One of Tarsan's daughters could climb the highest mountain, fight off a dragon, and stop a war with an ice-cold dagger and the first question asked when she returned triumphantly would be of her husband.
— The Rightful Place (Act 2, Scene 4)
Jenefer da Rosenkir reached for one of the nearly identical spoons in front of her. For the third time in the last hour, she longed for the days of crouching in a low trench as the blast of combat spells roared above her.
“No, dear,” said her mother in a surprisingly calm voice. “The one with the flowers along the stem.”
Jenefer glanced at the spoons again, trying to identify which one had the rose. There were three that looked like they had flowers but her vision wouldn't focus on them enough for her to determine which had roses. She reached for one and then the other.
“A lady doesn't hesitate, dear.”
She glanced up at her mother. The matron sat tall in her seat with only the faintest of curves of her spine to emphasize her breasts underneath the square collar and reveal her shapely neck. Jenefer wouldn't have known about either except for the hour-long lesson on how sit properly like a lady in hopes of attracting a desirable husband.
“Nor does she stare.”
“Or roll her eyes.”
Fighting the urge to snap out, Jenefer turned to the spoons and delicately picked up the first one that looked like it had flowers. She held it up between her fingertips to ask a silent question.
Her mother's eyes flick up and Jenefer felt impaled by the sharpness of her gaze. A cold sweat prickled along her brow, soaking into the dress that squeezed her arms and chest. “Is that your answer?”
Jenefer set down the spoon.
“No,” said her mother as she held up her small finger.
“Even if you are wrong, just continue. It is better to pick the wrong one than tell everyone you don't know what you are doing.” Despite working with Jenefer for two days, her mother's voice remained calm and measured. Jenefer suspected her mother's stamina came from helping four other daughters approach High Society in their early teens.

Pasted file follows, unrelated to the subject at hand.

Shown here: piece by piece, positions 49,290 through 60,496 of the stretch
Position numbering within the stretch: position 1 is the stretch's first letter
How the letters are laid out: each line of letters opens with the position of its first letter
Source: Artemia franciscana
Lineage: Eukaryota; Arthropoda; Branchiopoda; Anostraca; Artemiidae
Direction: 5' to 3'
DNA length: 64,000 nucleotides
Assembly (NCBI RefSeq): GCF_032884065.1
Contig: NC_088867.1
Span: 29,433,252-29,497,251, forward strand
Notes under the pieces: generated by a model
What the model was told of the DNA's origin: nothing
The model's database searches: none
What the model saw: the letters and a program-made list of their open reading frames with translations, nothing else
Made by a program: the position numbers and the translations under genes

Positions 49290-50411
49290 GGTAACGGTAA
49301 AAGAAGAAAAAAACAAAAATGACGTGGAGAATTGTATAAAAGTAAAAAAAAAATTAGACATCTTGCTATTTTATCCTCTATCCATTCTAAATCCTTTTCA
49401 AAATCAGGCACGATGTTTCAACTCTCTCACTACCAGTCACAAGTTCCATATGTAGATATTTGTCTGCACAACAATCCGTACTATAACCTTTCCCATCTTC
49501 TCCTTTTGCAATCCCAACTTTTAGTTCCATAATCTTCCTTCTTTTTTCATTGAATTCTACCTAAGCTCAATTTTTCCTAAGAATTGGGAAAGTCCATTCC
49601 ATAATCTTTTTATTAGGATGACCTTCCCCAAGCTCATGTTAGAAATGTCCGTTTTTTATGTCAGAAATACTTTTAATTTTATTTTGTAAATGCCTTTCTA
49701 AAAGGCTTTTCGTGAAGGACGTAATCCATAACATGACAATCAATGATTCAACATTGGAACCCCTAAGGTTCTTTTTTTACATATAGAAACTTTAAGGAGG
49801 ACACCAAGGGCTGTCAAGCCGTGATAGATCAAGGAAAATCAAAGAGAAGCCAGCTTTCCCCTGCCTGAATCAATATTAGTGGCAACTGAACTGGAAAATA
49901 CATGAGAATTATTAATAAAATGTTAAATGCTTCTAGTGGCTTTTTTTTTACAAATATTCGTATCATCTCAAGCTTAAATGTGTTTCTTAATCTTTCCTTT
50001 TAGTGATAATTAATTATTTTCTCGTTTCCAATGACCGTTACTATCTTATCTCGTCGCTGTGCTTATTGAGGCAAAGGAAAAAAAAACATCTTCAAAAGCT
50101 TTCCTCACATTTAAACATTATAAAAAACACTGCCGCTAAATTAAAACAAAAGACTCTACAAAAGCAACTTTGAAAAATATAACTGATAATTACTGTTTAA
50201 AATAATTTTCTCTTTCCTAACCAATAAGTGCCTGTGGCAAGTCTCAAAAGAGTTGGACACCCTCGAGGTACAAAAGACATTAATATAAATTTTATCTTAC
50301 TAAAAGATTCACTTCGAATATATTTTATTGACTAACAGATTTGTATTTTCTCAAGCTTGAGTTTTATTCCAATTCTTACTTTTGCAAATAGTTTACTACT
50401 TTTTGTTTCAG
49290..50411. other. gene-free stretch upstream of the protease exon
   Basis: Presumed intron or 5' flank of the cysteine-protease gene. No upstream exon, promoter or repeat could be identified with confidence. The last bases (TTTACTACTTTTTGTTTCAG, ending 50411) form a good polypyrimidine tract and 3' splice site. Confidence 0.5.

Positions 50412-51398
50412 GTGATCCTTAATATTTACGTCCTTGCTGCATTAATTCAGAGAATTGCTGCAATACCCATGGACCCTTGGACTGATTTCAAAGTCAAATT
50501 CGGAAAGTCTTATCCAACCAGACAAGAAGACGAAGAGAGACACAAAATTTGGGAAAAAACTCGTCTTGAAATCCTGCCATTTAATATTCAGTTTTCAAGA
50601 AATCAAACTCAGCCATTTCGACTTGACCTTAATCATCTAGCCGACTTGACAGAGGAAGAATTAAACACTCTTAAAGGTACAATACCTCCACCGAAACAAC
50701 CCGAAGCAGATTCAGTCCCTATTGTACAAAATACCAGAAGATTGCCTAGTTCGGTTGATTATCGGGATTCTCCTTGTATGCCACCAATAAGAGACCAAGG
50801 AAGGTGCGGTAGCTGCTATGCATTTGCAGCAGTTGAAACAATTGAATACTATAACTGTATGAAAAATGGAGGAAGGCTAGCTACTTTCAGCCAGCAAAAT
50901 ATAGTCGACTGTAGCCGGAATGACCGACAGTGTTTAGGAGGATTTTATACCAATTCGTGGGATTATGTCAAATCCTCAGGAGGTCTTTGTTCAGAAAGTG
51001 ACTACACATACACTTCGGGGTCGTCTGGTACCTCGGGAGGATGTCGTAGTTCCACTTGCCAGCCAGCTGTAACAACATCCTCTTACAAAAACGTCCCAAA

Despite being the eldest daughter, Jenefer struggled with the thousand tiny details of how to walk, sit, eat, and even talk only months before she turned twenty. She frowned for only a second before remember her mother's disapproval. She took a deep breath and forced her face to relax, to mask her emotions behind a pleasant expression that took two days to master.
Her mother smiled. “Very good.”
The small praise brought a smile to Jenefer's lips. It was the first she had heard in quite a few hours. The rush from the approval felt like the euphoria when she managed to best her army trainer in a wrestling match.
The smile grew wider. “Happy thoughts make happy faces. Though, turn your wrist slightly when you pick up your spoon.”
Jenefer's amusement faded. Looking down, she focused on the scar tissue that marred her from thumb to wrist, and then up to her elbow. Even though it was hidden, a matching scar started at her bicep and cut clear up to her collarbone. Only the smallest of marks would have been visible if she wasn't going to be wearing a high-collar dress.
She turned her wrist slightly to hide her injury. She knew there were other, fainter scars that crisscrossed both of her arms, face, and thighs, but they would be easily masked over by makeup and a bit of magic. She tried to see some of them, but without her glasses, the blur around her arm made it hard to distinguish anything.
“The correct spoon, Love, is the one on the far left. You always eat from outside to inside.”
“Then why not say the furthest?” asked Jenefer.
Her mother winced like she always did. Jenefer's voice was a rasp of sound, rough from years of bellowing on the fields and too many spells ravaging her throat. It wasn't close to the musical tones that Jenefer was supposed to have for the party.
Every time Jenefer spoke, she saw the despair flash across her mother's eyes. The scars could be hidden underneath illusions, her hair was lengthened using grafting magic, but there was little they could do for her voice. Nor could they do anything about her failing eyesight.
Her mother took only a moment later to take a deep breath. “If you are speaking to a potential suitor, you may miss one of the courses. You need to know which one to pick up.”
“Yes, but with wine glasses instead of monsters. Though I'd still worry about eaten if you aren't careful.” A sly smile curled her lip for only a heartbeat before it faded.
Jenefer relaxed a little. There were only a few times her mother had an analogy that matched both of their worlds. She nodded and took a few bites of the thick, meaty soup before setting the spoon down delicately on the plate underneath it. The metal only clinked faintly before she set it down.